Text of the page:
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The dumbing down of American and Dick Vitale


Mercifully, another year enduring Dick Vitale broadcasts has wrapped up. Why is he so popular? He reminds me the dumbing down of America is a cultural trend that similarly foisted the Kardashians upon us.

Yes, he draws ratings, but does he say anything besides the obvious and then repeat it?

There was a time when Vitale was a capable analyst, but that was before he pursued his financially rewarding TV persona. He has aged into a cartoon character barnacled to famous coaches. He doesn’t do his homework. I speak and type with more Vitale background than most college basketball fans. My first encounter with him was at a basketball skills camp I attended in the summer of 1973.

Vitale, the newly named head coach at the University of Detroit, was guest coach for a day at the Wolverine Basketball Camp located in the small northern Michigan town of Wolverine.

At the time I was a 6-foot-3 center on my high school team entering my senior year. I weighed 165 pounds — an awkward period when I considered it a curse to be unable to gain weight. The previous year attending the camp I had gained a shooting touch thanks to Michigan State guard/forward Mike Ridley, who was then a Wolverine counselor before he transferred to Northern Michigan.

I attended the camp both years at the encouragement of a basketball buddy, Byron Kramer. Byron was the kind of guy who practiced step-and-drive moves over and over — boring stuff like that. He once attended a Detroit Pistons exhibition game in Grand Rapids and soaked up Dave Bing’s defensive techniques.

Byron — a track coach at Oglethorpe University near Atlanta — went on to play a little basketball at Ferris State University in our hometown of Big Rapids under Jim Wink, a legendary coach with 326 career wins. The campus arena is named for him. Wink would have coached circles around Vitale.

When Vitale appeared at the camp, he asked for a volunteer to demonstrate a defensive stance. Byron hopped up front, proud of his David Bing-modeled position.

Vitale screeched, “Surely you don’t play defense like that!”

That became our running gag-line in pickup games; you beat someone for a score and cackled, “Surely you don’t play defense like that!”

We felt we learned more from Bill Ullenbruch, a camp founder and Michigan Basketball Coaches Association of Michigan Hall of Famer who won nearly 400 career high school games, and his counselors, even though they never achieved Vitale’s fame or bank account.

Our respect for Ullenbruch and Ridley and dismissal of Vitale has lived on. In fact, much to my chagrin Byron used the “Surely you don’t play defense like that!” line at my expense in a high school game our senior year, prompting me to laugh in the middle of a contest with a close score.

I say chagrin because we were opponents in high school after we were teammates in middle school. My parents moved to a neighboring rural setting and I played for Chippewa Hills, a consolidated district high school comprised of four small-town cliques. Our basketball roster had zero sense of team chemistry.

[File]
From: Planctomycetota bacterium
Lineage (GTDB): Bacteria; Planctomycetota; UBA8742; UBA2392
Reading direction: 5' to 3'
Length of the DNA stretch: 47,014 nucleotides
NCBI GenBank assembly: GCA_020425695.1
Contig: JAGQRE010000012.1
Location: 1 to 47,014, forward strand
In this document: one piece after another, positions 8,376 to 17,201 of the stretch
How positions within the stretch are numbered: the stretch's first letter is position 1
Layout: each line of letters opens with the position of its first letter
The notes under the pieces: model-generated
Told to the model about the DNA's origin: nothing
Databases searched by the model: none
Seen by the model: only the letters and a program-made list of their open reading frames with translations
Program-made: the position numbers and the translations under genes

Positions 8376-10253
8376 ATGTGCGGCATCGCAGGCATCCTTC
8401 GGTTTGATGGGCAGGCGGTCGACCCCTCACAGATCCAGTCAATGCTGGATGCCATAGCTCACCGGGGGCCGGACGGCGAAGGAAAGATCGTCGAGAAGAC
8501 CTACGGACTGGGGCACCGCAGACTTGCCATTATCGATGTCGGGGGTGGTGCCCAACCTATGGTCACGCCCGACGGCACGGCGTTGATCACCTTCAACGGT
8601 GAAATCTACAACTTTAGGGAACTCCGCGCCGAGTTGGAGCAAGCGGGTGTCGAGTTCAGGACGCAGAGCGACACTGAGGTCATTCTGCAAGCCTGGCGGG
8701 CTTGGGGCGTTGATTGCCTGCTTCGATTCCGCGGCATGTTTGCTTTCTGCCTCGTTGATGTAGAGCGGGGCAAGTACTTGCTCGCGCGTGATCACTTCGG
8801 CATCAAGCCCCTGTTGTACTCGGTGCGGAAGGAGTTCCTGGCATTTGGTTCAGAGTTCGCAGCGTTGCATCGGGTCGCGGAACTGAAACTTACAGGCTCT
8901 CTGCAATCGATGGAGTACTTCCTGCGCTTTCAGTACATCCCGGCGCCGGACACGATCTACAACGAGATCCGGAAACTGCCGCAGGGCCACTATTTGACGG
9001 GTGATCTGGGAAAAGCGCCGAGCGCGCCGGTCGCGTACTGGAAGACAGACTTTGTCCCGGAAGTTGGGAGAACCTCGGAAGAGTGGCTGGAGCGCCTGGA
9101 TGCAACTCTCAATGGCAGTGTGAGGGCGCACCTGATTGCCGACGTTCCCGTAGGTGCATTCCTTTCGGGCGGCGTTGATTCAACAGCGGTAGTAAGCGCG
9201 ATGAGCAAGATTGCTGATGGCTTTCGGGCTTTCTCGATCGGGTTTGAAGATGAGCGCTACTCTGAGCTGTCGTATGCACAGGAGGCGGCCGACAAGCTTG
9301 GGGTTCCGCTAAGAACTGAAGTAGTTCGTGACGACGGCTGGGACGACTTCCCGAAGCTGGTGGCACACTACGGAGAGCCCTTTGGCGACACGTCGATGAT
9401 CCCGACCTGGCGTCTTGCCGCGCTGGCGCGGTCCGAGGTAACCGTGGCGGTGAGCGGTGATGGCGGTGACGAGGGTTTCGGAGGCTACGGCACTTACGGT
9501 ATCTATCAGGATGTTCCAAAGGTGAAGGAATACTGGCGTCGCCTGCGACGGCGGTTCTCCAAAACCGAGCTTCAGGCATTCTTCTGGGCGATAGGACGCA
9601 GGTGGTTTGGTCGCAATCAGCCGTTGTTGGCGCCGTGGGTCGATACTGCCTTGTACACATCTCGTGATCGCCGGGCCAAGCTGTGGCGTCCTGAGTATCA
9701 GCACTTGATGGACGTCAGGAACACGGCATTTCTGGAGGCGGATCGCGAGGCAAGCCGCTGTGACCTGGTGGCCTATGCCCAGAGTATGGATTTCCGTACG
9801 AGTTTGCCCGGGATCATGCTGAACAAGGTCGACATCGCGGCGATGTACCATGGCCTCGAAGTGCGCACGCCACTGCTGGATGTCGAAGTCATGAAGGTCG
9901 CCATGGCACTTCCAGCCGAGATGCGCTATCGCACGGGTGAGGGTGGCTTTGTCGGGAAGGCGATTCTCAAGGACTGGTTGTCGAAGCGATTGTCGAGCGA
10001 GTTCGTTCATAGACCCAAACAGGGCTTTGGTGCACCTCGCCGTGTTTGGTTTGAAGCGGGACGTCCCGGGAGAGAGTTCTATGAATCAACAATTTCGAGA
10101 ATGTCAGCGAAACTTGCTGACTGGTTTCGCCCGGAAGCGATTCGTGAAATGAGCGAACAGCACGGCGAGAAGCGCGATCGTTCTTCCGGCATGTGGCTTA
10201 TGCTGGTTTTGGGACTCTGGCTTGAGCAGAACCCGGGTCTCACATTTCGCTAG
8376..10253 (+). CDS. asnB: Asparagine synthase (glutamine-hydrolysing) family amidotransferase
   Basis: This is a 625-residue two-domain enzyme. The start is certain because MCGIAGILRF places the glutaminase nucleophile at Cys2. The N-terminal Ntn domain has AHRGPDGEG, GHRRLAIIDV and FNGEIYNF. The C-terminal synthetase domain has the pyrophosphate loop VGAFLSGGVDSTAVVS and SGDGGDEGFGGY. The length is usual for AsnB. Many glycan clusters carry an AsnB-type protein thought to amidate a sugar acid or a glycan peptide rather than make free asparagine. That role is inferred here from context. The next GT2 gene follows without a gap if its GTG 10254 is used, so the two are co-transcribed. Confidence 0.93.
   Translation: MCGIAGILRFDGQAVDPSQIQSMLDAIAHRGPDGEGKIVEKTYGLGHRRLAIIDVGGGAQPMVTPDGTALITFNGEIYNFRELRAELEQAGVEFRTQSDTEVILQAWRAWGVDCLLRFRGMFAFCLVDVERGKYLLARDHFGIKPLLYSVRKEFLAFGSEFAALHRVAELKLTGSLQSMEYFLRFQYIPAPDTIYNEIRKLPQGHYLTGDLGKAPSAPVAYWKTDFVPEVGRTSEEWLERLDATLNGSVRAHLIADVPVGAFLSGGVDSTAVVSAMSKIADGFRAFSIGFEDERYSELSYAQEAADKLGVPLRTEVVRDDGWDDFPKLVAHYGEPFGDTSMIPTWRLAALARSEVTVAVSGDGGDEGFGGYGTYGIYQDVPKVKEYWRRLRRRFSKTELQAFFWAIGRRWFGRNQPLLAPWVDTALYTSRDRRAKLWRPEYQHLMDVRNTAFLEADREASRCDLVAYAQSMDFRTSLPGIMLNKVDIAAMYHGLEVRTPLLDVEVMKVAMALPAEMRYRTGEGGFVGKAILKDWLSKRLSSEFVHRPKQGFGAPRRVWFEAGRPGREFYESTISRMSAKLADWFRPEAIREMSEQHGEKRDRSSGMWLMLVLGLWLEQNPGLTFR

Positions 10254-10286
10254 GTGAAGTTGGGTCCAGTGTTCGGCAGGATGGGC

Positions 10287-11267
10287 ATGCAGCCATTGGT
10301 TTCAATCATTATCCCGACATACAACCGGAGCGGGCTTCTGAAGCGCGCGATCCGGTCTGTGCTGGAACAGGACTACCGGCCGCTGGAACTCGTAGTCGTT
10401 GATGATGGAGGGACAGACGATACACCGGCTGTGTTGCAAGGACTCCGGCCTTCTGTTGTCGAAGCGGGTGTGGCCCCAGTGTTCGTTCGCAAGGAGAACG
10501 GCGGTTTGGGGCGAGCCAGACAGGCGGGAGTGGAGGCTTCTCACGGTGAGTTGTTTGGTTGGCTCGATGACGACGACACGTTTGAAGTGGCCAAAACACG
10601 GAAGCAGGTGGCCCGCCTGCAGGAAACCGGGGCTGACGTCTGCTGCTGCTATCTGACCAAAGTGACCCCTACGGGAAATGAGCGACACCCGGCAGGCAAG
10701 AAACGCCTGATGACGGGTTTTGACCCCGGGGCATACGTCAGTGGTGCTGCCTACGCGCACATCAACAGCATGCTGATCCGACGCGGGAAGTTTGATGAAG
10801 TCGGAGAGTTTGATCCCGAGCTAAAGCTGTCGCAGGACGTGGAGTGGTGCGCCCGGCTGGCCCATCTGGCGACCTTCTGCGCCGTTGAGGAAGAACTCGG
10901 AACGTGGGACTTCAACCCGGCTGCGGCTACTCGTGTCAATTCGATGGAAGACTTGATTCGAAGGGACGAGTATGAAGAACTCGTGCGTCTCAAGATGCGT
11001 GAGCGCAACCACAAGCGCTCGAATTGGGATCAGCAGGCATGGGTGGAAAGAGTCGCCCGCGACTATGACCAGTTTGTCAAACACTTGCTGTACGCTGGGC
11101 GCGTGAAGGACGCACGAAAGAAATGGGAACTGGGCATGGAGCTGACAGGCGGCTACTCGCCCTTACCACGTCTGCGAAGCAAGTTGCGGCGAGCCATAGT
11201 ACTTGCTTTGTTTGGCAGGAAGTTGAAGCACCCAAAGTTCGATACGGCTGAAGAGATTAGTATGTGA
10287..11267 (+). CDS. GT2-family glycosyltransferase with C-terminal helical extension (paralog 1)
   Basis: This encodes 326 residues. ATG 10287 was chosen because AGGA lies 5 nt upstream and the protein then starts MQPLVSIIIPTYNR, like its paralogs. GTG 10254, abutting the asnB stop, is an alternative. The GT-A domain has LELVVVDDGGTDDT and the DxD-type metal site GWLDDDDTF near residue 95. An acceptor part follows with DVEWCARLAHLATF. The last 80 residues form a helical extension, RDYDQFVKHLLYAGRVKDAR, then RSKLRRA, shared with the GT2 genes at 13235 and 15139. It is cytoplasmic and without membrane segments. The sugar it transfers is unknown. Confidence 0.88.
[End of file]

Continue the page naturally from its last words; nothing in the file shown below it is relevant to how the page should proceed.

What I didn’t learn about defense from Vitale or teamwork from my high school experience I came to understand as a sportswriter. Winning teams possessed bonding qualities and those without the trait failed. In my writing career I chronicled players and coaches with team unity. I typed with a journalist’s eye for anecdotes and an envious heart for what I missed as a high school athlete had I remained in Big Rapids.

But you don’t have to be a sportswriter to cringe over how much Vitale ingratiates himself with famous coaches, “diaper-dandies” and the student sections he wades into when the TV camera is pointed their way.

Now, Vitale, of all people, decries those who criticize young college players who don’t live up to their recruiting hype in this one-and-done era. He’s the guilty party who started the “diaper-dandy” hype.

Last week before the North Carolina-Duke game Vitale said it was the biggest rivalry in all of college sports.

“Surely you don’t broadcast like that!”

Has Vitale ever heard of football rivalries — some with more than a century of history — such as the Army-Navy Game, Ohio State-Michigan, USC-Notre Dame. Duke-North Carolina basketball was a regional Tobacco Road rivalry until Duke Coach Mike Krzyzewski arrived to challenge North Carolina’s Dean Smith supremacy in the 1980s with a boost from the dawn of cable TV.

Hey, I’m not alone dismissing Vitale as a cartoon character and sycophant. Distinguished announcer Verne Lundquist recently spoke with “Sports Business Journal” in a report picked up by “Awful Announcing.” Lundquist said, “I like the storytellers. I like the guys who write well. Jim McKay was a great writer. Jack Whitaker was a great writer. Dick Enberg was a great writer. I don’t think that enough credit is given to the necessity of writing in broadcasting.”

He added Vitale is “an acquired taste.” That’s a mouthful; announcers rarely criticize each other.

John Feinstein, in his book “One on One,” referenced Vitale and the late Jim Valvano: “Since his death a lot of myths have grown around Valvano. One of is that he was close friends with Dick Vitale. He wasn’t. They were colleagues, and Vitale was genuinely torn apart by Valvano’s death and has worked night and day since his death to raise money for the V Foundation. But they were never close.”

Vitale loves being a pseudo-celebrity more than he does breaking down a game. Without Vitale jumping on board with the V Foundation for some noble work, I’m not sure there is much difference between him and the Kardashians.

The dumbing down of America explains how they became popular.

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I invite you to follow me on Twitter @shanny4055

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